How do you say sleepy in German?

January 17, 2008

Babelfish gives me “schläfrig”…looks suspicious. Plenty of people are arriving at the hotel tonight, most looked very tired and very relieved to be here. Nearly all say something similar to “It’s 5 in the morning to me right now…should I eat dinner, get a beer or go to sleep?” Some may attempt all three.

Good news: I got to meet some new people like Marland Dunn and got to finally meet people like Jerry Gartner. Bad news: Danny Allen actually showed up, and I owe him money. There are a few late night flights stil tlo arrive and most will be pouring in tomorrow.

I have a 6am conference call – no rest for the wicked.

The bus leaves for Google at 8:30am in the morning everyone – don’t forget.


9 Responses to “How do you say sleepy in German?”

  1. peter Says:

    “schläfrig” is a good (and correct) translation. “müde” would also be okay.

  2. Danny Allen Says:

    Hehe – me showing up is often costly to all parties involved 😉


  3. Matthias Pospiech Says:

    It is correct that “schläfrig” is not wrong. But I would expect a german to say “Ich bin müde” instead of “Ich bin schläfrig”. The latter sounds strange to me, though it is totally correct.

  4. Carsten Niehaus Says:

    Müde, definetly. Nobody says schläfrig 🙂 (at least not since 1850)

  5. johannes Says:

    If you look for a good translator (enger) which you can rely on try If find it usually better than translations from babelfish.

  6. Adhominem Says:

    “Schläfrig” is correct and a good translation of “sleepy”. It is derived from “Schlaf” “sleep (n.)” and is the corresponding adjective, just as sleepy is the corresponding adjective to sleep. “müde” – tired – would work also.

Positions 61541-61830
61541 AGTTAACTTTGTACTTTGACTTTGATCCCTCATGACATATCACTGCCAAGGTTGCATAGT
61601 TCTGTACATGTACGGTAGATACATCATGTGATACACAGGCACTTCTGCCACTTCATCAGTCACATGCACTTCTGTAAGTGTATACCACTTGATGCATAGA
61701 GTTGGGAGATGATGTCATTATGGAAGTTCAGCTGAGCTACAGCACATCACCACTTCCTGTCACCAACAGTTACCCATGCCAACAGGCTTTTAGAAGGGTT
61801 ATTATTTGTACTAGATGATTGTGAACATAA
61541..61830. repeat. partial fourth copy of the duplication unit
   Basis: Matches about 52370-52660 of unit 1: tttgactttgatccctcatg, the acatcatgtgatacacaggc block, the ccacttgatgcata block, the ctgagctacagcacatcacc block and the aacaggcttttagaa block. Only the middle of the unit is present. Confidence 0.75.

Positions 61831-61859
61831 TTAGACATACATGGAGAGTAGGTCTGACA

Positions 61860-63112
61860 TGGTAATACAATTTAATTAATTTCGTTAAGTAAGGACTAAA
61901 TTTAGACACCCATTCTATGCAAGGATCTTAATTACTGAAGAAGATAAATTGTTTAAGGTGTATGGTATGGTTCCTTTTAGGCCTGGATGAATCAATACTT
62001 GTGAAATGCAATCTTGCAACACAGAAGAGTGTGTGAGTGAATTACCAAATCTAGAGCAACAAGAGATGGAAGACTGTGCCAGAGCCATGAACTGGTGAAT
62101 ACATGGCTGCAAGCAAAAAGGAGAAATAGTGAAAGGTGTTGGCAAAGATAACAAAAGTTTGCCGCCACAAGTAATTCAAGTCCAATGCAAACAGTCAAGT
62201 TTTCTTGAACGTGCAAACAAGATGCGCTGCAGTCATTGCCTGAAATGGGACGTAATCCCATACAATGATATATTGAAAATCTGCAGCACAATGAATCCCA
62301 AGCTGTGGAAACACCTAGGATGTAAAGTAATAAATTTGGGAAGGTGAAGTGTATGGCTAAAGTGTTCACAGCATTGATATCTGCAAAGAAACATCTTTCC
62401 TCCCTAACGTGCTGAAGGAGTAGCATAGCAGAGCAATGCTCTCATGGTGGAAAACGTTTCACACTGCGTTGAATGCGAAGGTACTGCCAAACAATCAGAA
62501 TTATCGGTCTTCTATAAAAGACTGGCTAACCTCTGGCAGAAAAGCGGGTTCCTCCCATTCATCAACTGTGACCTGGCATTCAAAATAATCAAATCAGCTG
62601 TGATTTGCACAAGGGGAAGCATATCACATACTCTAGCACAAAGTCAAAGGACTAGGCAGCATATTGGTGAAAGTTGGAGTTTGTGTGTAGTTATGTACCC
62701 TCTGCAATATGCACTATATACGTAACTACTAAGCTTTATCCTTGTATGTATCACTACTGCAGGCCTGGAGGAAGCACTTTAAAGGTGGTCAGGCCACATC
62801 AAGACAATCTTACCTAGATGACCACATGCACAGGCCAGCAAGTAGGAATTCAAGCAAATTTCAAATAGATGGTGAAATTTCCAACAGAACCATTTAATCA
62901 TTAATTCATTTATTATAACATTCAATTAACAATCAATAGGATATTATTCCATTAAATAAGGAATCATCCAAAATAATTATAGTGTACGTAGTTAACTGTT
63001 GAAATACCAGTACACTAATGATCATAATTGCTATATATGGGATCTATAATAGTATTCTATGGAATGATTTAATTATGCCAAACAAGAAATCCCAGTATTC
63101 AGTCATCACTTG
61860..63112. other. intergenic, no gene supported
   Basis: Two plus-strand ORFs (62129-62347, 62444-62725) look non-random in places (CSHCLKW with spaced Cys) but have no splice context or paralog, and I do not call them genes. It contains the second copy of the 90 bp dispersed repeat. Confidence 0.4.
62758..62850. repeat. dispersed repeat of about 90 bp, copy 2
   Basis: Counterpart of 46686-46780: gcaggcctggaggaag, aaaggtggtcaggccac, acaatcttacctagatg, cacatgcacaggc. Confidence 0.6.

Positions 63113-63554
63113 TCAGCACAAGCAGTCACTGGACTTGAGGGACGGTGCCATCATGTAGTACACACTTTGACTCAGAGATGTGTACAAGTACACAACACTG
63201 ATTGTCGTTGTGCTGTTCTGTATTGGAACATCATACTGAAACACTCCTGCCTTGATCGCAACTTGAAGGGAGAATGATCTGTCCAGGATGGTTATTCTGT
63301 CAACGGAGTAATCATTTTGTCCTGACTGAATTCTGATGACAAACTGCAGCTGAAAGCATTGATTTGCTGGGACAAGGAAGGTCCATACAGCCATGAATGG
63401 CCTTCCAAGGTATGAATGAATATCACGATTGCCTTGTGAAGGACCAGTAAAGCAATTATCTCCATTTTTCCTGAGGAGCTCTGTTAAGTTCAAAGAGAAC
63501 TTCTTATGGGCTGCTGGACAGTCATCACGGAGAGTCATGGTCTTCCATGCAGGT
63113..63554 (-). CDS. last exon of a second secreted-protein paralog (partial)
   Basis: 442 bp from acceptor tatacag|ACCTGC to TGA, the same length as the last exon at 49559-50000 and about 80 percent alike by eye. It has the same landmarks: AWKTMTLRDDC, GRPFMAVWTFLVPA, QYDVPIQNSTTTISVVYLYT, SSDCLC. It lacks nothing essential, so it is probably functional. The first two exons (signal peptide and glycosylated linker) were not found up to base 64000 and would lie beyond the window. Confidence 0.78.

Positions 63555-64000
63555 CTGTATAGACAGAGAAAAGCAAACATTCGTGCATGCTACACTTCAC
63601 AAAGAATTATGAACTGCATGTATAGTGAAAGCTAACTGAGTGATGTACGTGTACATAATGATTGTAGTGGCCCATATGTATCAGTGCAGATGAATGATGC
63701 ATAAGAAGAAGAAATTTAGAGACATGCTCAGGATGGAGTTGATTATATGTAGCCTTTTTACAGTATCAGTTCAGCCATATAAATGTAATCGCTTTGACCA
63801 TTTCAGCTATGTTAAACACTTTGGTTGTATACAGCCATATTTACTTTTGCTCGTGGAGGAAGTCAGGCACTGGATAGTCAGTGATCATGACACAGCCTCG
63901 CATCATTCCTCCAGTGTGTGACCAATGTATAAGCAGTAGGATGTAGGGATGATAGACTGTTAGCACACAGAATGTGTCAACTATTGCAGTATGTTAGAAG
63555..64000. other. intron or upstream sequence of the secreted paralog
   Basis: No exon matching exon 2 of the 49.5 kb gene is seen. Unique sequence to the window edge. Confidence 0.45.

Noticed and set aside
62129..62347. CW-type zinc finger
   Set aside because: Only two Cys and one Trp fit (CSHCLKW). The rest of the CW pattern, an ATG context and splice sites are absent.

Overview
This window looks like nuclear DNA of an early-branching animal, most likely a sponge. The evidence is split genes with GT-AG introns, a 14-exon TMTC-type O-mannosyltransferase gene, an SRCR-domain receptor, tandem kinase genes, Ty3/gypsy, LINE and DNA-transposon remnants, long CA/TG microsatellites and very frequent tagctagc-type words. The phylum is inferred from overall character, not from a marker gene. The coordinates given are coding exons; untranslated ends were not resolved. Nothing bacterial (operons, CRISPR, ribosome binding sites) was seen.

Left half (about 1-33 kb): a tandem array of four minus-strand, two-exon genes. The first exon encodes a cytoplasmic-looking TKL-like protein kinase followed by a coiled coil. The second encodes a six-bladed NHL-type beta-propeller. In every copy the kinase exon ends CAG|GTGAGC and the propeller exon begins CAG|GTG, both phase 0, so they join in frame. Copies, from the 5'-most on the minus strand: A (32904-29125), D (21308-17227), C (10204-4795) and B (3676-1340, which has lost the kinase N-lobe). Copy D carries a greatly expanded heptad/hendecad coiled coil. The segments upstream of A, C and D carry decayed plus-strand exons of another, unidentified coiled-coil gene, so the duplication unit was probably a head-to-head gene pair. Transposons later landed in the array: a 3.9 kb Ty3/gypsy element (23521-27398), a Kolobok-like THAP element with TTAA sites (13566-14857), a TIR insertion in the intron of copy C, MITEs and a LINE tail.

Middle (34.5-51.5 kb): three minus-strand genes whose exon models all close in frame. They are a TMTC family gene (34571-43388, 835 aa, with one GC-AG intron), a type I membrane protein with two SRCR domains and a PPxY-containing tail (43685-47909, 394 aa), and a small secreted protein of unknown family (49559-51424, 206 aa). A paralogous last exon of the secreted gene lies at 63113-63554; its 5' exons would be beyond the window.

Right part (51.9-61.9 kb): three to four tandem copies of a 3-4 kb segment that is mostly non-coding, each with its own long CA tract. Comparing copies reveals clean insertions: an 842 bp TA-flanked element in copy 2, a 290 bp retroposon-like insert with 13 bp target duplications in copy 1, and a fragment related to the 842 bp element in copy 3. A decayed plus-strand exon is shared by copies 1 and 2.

At least in my experience, there is a subtle usage difference. “Sleepy” in English can be used both when you are tired after a long day (and should go to sleep) and when you are not-yet-wide-awake (the alarm clock just rang). In German, “schäfrig” is normally only used in the not-yet-really-awake sense, for the other meaning, use “müde”.

  7. “sleepy” is indeed „schläfrig”, and „müde” would be “tired”.
    But „müde” [ˈmyːdə] would certainly be easier to pronounce for native English speakers 🙂

  8. Daniel Says:

    Yes, schläfrig is the appropriate term/translation for sleepy.

  9. Says:

    I’d say müde is the best translation of sleepy in this case. Schläfrig is a literal translation of sleepy (the adjective to Schlaf = sleep). But I think that “Ich bin schläfrig” doesn’t mean quite the same as “I’m sleepy” in all situations. I would use schläfrig to describe days where just can’t wake up all day and müde when I’m about to fall asleep after a long trip.

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